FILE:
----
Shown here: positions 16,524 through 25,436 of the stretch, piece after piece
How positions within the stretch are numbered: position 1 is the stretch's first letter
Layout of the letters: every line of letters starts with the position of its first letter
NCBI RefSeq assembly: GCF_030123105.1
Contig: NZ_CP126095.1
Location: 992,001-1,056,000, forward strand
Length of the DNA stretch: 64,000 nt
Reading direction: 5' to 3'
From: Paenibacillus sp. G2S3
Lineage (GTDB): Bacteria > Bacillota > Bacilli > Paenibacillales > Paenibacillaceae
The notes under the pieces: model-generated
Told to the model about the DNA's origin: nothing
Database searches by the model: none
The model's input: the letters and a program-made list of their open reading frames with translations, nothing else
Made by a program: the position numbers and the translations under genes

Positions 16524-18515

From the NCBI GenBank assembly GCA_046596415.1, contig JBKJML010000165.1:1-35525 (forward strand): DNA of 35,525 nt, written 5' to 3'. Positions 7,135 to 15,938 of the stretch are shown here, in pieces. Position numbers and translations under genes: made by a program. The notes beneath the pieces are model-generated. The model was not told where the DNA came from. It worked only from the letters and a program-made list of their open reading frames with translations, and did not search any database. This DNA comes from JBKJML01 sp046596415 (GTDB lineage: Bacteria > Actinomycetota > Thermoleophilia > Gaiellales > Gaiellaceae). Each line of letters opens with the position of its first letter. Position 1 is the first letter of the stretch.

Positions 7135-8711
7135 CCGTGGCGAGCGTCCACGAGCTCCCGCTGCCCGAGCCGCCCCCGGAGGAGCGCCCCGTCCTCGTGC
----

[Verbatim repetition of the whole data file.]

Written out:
Shown here: positions 16,524 through 25,436 of the stretch, piece after piece
How positions within the stretch are numbered: position 1 is the stretch's first letter
Layout of the letters: every line of letters starts with the position of its first letter
NCBI RefSeq assembly: GCF_030123105.1
Contig: NZ_CP126095.1
Location: 992,001-1,056,000, forward strand
Length of the DNA stretch: 64,000 nt
Reading direction: 5' to 3'
From: Paenibacillus sp. G2S3
Lineage (GTDB): Bacteria > Bacillota > Bacilli > Paenibacillales > Paenibacillaceae
The notes under the pieces: model-generated
Told to the model about the DNA's origin: nothing
Database searches by the model: none
The model's input: the letters and a program-made list of their open reading frames with translations, nothing else
Made by a program: the position numbers and the translations under genes

Positions 16524-18515

From the NCBI GenBank assembly GCA_046596415.1, contig JBKJML010000165.1:1-35525 (forward strand): DNA of 35,525 nt, written 5' to 3'. Positions 7,135 to 15,938 of the stretch are shown here, in pieces. Position numbers and translations under genes: made by a program. The notes beneath the pieces are model-generated. The model was not told where the DNA came from. It worked only from the letters and a program-made list of their open reading frames with translations, and did not search any database. This DNA comes from JBKJML01 sp046596415 (GTDB lineage: Bacteria > Actinomycetota > Thermoleophilia > Gaiellales > Gaiellaceae). Each line of letters opens with the position of its first letter. Position 1 is the first letter of the stretch.

Positions 7135-8711
7135 CCGTGGCGAGCGTCCACGAGCTCCCGCTGCCCGAGCCGCCCCCGGAGGAGCGCCCCGTCCTCGTGC